Dictionary of National Biography, 1912 supplement/Ward, Harry Leigh Douglas
WARD, HARRY LEIGH DOUGLAS (1825–1906), writer on mediæval romances, born on 18 Feb. 1825, was fourth son of John Giffard Ward, successively rector of Chelmsford (1817) and St. James's, Piccadilly (1825), and dean of Lincoln (1845–1860). He was educated at Winchester and University College, Oxford (B.A. 1847), and in 1849 became an assistant in the department of manuscripts at the British Museum, where he remained until his superannuation at the end of 1893.
In his early official years he made a catalogue of the Icelandic manuscripts in the British Museum; this was never printed, but is preserved among the books of reference in the students' room. His attention was thus directed, by way of the Norse sagas, to the study of mediæval romantic literature in general, which became henceforth the engrossing interest of his life, and in which, through his wide reading, retentive memory, and sound critical instinct, he acquired exceptional proficiency. This bore fruit first in a comprehensive and admirable article on ‘Romance, Mediæval,’ which he wrote for Knight's ‘English Cyclopædia’ in 1873; and more fully afterwards in his monumental, though unfinished, ‘Catalogue of Romances in the British Museum,’ of which vol. i. appeared in 1883, vol. ii. in 1893, and vol. iii., based largely on his notes, in 1910 (after his death). Vol. i. is the largest and also perhaps the most interesting to students of literature generally, comprising the great Arthurian and Charlemagne cycles, besides many other important groups of romances, such as those of Troy, Alexander, and Guillaume d'Orange, and a host of miscellaneous romances in prose or verse. It became at once a standard textbook, being no mere catalogue, but rather a collection of monographs, combining a succinct account of the conclusions of specialists with additions (often of considerable value) based on Ward's own independent studies. Vol. ii. includes the ‘Beowulf’ epic, but deals mainly with collections of shorter tales: Icelandic sagas, Æsopic fables, miracles of the Virgin, etc. Vol. iii. is entirely occupied with the ‘exempla’ used by preachers and moralists, and so appeals mainly to the professed mediævalist. The university of Halle conferred on him the honorary degree of Ph.D. in recognition of his work on the romances.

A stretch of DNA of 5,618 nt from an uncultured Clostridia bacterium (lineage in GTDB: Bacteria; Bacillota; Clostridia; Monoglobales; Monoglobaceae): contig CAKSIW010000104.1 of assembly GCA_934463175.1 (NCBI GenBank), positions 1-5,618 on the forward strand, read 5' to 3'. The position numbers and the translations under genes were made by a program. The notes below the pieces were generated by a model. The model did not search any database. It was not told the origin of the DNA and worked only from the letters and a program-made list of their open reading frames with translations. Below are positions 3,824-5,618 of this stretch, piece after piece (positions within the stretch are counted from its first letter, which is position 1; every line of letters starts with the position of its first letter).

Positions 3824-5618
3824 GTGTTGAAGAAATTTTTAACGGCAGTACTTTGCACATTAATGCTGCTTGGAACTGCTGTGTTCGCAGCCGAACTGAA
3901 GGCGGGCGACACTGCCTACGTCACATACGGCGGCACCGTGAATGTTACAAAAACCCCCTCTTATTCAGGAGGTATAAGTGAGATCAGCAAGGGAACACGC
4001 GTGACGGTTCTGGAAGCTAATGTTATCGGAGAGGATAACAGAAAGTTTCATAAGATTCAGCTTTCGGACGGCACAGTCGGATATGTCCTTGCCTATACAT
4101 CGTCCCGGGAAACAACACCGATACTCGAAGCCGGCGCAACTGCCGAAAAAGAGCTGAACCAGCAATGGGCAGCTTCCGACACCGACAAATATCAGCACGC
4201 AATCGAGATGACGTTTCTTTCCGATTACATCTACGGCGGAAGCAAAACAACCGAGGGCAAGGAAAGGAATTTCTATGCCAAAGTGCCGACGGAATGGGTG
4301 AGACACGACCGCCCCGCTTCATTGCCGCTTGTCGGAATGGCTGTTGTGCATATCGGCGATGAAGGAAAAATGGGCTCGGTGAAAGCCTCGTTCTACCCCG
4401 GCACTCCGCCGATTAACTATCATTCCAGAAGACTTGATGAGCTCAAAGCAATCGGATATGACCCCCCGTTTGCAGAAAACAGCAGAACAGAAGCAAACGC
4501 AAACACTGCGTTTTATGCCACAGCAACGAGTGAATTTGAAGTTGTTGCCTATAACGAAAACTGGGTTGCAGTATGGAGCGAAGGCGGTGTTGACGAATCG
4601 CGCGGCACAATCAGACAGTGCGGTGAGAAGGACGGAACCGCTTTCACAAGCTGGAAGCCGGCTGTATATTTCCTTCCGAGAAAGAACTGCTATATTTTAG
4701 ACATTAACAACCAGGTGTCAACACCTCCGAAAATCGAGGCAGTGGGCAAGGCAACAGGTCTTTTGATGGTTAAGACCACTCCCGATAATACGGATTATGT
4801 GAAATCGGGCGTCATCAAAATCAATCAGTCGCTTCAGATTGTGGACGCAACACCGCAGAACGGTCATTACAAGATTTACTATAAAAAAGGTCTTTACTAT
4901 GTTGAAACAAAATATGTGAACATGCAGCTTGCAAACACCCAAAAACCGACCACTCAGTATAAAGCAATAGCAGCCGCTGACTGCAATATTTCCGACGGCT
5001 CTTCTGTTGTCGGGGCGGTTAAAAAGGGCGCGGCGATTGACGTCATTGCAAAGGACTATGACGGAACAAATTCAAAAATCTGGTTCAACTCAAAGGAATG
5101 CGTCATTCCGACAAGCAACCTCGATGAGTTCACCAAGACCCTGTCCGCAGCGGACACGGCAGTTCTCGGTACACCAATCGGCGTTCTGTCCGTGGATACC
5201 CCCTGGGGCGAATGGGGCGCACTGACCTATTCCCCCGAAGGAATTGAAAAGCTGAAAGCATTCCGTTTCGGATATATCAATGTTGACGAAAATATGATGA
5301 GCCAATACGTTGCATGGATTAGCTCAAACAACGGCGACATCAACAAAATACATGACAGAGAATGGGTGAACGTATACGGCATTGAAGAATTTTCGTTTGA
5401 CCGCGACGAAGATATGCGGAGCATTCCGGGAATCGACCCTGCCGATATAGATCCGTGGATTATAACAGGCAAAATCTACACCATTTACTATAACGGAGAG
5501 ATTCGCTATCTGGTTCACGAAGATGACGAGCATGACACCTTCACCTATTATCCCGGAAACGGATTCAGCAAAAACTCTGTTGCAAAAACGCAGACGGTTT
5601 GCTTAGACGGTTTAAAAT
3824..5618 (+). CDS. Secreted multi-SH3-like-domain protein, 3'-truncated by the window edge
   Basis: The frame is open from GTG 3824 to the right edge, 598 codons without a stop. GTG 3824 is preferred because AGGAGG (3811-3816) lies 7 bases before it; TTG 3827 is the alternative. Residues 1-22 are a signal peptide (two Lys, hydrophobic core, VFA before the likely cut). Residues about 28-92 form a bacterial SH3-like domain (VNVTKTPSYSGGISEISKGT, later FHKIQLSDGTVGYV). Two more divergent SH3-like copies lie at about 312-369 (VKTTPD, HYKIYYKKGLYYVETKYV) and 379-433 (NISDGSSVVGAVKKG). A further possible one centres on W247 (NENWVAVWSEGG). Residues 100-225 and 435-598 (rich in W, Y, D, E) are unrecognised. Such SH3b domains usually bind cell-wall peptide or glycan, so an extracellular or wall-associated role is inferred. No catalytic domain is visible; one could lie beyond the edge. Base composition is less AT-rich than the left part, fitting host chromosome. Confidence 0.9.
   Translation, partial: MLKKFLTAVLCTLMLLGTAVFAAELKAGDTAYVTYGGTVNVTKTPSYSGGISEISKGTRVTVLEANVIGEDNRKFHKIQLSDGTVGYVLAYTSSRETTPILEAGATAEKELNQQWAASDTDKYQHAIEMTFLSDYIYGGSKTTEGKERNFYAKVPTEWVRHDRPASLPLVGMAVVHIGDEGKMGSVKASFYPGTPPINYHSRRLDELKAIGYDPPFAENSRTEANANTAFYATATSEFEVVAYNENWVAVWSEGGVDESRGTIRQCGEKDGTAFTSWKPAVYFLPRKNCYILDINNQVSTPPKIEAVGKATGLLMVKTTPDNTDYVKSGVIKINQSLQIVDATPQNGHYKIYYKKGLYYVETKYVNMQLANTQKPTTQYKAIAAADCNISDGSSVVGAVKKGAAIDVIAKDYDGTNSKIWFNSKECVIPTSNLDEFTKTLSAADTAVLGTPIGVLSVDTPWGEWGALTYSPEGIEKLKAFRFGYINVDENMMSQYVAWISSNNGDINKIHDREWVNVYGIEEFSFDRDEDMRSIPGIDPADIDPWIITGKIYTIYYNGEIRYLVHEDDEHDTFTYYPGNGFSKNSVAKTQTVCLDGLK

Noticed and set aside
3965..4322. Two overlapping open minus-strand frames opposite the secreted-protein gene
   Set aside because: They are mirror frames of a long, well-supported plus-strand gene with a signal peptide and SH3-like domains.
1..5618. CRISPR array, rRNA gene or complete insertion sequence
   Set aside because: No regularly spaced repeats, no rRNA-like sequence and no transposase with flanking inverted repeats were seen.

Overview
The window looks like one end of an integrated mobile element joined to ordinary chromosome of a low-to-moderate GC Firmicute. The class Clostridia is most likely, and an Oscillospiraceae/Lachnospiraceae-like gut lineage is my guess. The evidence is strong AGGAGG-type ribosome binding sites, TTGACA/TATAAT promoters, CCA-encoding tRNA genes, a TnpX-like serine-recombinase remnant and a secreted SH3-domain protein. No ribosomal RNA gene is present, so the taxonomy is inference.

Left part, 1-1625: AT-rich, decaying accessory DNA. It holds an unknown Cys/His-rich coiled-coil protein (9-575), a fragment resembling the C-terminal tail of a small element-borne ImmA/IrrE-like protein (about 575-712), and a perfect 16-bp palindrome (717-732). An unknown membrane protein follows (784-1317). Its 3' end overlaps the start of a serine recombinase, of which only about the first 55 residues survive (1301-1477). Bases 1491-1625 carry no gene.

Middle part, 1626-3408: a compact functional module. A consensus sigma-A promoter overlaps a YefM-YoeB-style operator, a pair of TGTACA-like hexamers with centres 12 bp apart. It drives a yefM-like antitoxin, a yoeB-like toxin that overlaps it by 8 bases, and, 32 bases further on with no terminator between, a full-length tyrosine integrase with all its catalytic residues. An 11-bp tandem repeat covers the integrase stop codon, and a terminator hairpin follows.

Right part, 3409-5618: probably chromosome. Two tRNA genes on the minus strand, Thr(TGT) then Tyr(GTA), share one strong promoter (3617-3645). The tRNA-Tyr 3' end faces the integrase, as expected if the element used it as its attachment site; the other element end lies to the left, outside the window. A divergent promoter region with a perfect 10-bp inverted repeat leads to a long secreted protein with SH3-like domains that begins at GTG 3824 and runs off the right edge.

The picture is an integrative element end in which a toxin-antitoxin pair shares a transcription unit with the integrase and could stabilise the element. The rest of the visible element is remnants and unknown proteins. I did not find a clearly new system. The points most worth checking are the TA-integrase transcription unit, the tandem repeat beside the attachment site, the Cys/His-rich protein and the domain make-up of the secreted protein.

Ward's other published work was scanty, consisting merely (apart from reviews) of some translations of Andersen's ‘Fairy Tales and Sketches’ (1870); ‘The Vision of Thurkill’ (in ‘Journal Brit. Archæol. Assoc.’ xxxi. 420, 1875); and ‘Lailoken (or Merlin Silvester)’ (in ‘Romania,’ xxii. 504, 1893).
Ward's actual output in print by no means measures the full extent of his services to learning. During his long career at the British Museum he was continually consulted by students of various nationalities; and it was always a delight to him to place his rich stores of knowledge at their disposal, without any care for his own claims to priority of publication.
Ward died at Hampstead on 28 Jan. 1906. On 28 April 1866 he married Mary Elizabeth, daughter of Samuel George Fox, and had by her four sons and three daughters; one of the daughters predeceased him.
[The Times, 1 Feb. 1906; Gent. Mag. Feb. 1906, p. 106; private information.]